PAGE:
Friday, February 10

Review: The Hitchhiker's Guide To The Galaxy by Douglas Adams

 You know what I loved? It was an easy, quick, completely whimsical read with some laugh-out-loud moments. Almost every line delightfully charming, it's easy to see why this is a classic with so many pale imitators.

You know what kind of sucked? Nothing about the book itself, but how my experience of it was altered by the fact that I'm definitely not the first person to think it's awesome. The first time I saw the movie, I don't think I even knew it was based on a book. It's one of those pleasant watch-it-if-it's-on kind of movies that I've ended up seeing a handful of times – the upside of which is that I had Arthur Dent cast firmly as Martin Freeman in my mind, though back in the days before Sherlock Martin Freeman was only in my head as That Guy Who's Very Very Good At Playing Normal Guys.

The massive downside of knowing the movie well is that a lot of stuff was spoiled for me. I even remembered exactly what the bowl of petunias falling onto Magrathea was going to say. Though the ending was quite different, which was a pleasant surprise (remember back in the day when people used to actually adapt stories for screenplays instead of just making sequel after sequel?) and it certainly ended on a bit of a cliffhanger, so I'm keen to read the rest of the series.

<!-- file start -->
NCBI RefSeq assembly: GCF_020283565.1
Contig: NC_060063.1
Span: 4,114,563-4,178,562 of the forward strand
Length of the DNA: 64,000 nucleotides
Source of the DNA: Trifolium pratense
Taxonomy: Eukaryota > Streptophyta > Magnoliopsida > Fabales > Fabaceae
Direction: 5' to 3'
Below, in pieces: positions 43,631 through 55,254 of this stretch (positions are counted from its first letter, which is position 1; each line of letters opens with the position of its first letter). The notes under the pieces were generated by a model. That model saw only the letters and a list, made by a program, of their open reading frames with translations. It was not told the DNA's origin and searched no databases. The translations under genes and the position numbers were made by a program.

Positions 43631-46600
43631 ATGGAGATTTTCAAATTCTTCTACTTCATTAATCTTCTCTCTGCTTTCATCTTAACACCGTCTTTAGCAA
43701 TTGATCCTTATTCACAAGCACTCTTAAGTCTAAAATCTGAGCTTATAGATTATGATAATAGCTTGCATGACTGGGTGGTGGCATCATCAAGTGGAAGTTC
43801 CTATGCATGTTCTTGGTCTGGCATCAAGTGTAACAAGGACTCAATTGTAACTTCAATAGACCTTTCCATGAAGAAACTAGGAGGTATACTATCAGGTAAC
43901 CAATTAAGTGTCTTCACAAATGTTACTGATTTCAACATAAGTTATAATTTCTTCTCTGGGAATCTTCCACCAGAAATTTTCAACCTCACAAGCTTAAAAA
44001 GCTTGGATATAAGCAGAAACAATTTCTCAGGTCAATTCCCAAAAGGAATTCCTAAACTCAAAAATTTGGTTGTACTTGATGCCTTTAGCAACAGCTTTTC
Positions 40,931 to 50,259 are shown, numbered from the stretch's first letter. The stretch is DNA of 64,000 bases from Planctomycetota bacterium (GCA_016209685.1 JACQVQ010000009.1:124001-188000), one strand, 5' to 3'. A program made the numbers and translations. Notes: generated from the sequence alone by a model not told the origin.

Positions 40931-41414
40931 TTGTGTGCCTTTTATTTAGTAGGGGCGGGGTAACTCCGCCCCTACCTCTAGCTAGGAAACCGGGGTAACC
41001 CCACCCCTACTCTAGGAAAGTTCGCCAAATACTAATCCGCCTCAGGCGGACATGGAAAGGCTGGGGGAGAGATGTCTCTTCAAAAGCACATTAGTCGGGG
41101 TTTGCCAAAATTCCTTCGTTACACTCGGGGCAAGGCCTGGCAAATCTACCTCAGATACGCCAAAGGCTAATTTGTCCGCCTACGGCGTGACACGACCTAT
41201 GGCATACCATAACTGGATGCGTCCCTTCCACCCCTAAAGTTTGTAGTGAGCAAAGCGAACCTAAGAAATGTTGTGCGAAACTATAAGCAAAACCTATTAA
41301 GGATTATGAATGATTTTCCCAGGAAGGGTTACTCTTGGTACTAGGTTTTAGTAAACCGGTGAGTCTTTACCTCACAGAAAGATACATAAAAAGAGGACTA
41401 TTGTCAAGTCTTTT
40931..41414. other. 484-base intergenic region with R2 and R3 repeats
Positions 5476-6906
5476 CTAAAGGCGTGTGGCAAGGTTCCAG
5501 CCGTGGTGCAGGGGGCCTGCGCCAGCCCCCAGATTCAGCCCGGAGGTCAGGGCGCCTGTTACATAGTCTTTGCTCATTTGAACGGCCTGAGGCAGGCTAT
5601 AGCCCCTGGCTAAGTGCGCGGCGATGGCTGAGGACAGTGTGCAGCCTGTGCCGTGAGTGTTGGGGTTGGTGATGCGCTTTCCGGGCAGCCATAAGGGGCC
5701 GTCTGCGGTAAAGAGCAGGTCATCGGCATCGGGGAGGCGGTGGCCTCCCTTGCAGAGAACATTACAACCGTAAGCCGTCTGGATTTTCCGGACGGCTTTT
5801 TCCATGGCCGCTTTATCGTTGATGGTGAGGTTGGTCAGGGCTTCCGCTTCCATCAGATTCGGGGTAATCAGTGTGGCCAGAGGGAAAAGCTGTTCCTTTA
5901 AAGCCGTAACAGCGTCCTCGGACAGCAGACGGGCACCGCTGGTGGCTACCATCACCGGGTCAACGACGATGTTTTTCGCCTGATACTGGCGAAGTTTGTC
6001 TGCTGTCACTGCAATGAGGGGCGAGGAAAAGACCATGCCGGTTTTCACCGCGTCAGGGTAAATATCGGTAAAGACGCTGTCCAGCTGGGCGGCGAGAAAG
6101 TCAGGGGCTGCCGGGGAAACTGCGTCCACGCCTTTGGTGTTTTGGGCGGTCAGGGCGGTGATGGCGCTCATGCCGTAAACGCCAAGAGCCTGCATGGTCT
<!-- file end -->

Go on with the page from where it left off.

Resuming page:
You know what was weird? Theoretically, I shouldn't have enjoyed it. It broke a lot of rules that usually make fiction unbearable for me: there was a ludicrous amount of adverbs, it was sorta sexist*, and the narrative voice had that slightly mocking self-aware tone that usually makes me want to rip my eyes out when amateur writers attempt it. But somehow, through magic or, more likely, mad skills, everything works, because the story remains anchored to an unpretentious style and a fiery, confident imagination.

I gladly give it 4 / 5. Adams got through my stylistic hang-ups by charming my pants off, and I liked it.

*I say sorta sexist because the only woman in the story (and by proxy, in the galaxy) had no agency, no opinions, no impact on the plot whatsoever. Hell, she barely got any lines. It irked me.

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